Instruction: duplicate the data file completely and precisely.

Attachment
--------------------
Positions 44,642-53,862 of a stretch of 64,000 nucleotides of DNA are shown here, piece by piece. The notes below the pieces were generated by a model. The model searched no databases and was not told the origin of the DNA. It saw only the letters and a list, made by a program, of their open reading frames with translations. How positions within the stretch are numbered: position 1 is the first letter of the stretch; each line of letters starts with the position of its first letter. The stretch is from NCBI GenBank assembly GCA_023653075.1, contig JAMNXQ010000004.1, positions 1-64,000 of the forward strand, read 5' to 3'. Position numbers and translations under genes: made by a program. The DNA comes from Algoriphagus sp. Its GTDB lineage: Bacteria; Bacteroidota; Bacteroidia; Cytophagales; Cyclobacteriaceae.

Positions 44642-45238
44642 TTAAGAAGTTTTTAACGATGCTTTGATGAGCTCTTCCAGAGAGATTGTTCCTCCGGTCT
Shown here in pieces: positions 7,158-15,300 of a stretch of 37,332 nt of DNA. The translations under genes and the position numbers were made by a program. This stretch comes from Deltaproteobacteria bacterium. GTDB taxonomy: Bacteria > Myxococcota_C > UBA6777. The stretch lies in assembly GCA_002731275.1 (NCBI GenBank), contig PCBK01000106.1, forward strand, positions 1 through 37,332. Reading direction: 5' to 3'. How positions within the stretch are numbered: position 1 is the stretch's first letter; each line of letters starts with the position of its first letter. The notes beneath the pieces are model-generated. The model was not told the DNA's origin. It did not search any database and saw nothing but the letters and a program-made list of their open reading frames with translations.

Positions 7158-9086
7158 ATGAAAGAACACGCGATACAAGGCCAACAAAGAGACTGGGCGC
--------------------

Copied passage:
Positions 44,642-53,862 of a stretch of 64,000 nucleotides of DNA are shown here, piece by piece. The notes below the pieces were generated by a model. The model searched no databases and was not told the origin of the DNA. It saw only the letters and a list, made by a program, of their open reading frames with translations. How positions within the stretch are numbered: position 1 is the first letter of the stretch; each line of letters starts with the position of its first letter. The stretch is from NCBI GenBank assembly GCA_023653075.1, contig JAMNXQ010000004.1, positions 1-64,000 of the forward strand, read 5' to 3'. Position numbers and translations under genes: made by a program. The DNA comes from Algoriphagus sp. Its GTDB lineage: Bacteria; Bacteroidota; Bacteroidia; Cytophagales; Cyclobacteriaceae.

Positions 44642-45238
44642 TTAAGAAGTTTTTAACGATGCTTTGATGAGCTCTTCCAGAGAGATTGTTCCTCCGGTCT
Shown here in pieces: positions 7,158-15,300 of a stretch of 37,332 nt of DNA. The translations under genes and the position numbers were made by a program. This stretch comes from Deltaproteobacteria bacterium. GTDB taxonomy: Bacteria > Myxococcota_C > UBA6777. The stretch lies in assembly GCA_002731275.1 (NCBI GenBank), contig PCBK01000106.1, forward strand, positions 1 through 37,332. Reading direction: 5' to 3'. How positions within the stretch are numbered: position 1 is the stretch's first letter; each line of letters starts with the position of its first letter. The notes beneath the pieces are model-generated. The model was not told the DNA's origin. It did not search any database and saw nothing but the letters and a program-made list of their open reading frames with translations.

Positions 7158-9086
7158 ATGAAAGAACACGCGATACAAGGCCAACAAAGAGACTGGGCGC